The Miami River is the serpentine tributary that separates downtown Miami from today’s Brickell neighborhood. The history of the area has centered around this waterway as the regions earliest inhabitants found refuge, food and security along the banks of the river. Juan Ponce De Leon named the indigenous people found along the river as “Tequesta” during a voyage on Biscayne Bay in 1513.
The river was the location of several Spanish missions, a military fort, a blockade by the navy during the Civil War, and a trading post run by the Brickell family along the south bank. The rapids located near the south fork of the river became a processing plant for Miami’s early cash crop: coontie or also referred to as comptie.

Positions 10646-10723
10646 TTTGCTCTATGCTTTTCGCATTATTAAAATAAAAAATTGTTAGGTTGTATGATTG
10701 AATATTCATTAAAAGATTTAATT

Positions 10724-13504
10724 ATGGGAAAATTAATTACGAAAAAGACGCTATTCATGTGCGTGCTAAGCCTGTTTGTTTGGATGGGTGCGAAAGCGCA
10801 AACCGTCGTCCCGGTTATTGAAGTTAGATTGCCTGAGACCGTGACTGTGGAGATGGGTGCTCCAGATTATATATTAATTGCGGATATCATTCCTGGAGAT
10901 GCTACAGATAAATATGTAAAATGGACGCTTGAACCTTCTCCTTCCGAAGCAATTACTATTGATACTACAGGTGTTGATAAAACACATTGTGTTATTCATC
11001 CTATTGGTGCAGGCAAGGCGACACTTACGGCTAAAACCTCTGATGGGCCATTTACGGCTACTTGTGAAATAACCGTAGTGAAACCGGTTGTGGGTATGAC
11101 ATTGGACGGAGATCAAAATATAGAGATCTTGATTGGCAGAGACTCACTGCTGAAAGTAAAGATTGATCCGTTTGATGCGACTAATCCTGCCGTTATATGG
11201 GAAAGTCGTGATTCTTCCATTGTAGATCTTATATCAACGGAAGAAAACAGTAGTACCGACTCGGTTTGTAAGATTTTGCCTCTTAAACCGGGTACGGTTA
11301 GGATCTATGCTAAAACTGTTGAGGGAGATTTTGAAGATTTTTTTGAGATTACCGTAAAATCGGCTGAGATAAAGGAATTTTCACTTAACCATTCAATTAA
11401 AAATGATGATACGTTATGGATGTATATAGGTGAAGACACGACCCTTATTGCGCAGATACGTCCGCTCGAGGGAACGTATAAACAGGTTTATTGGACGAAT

This podcast episode details of the area prior to the incorporation of the City of Miami. The people and events that preceded Flagler’s extension of his railway were true pioneers who made the most of living in the rugged environs along the Miami River.
Tune into this week’s episode to hear more about the Miami River. You can access the podcast on iTunes, Stitcher, Soundcloud and on the Miami-History website.Click Here to Subscribe
- Cover: Miami River in the mid-1800s. Courtesy of Florida Memory.
- Figure 1: Fort Dallas in 1858. Courtesy of HistoryMiami Museum.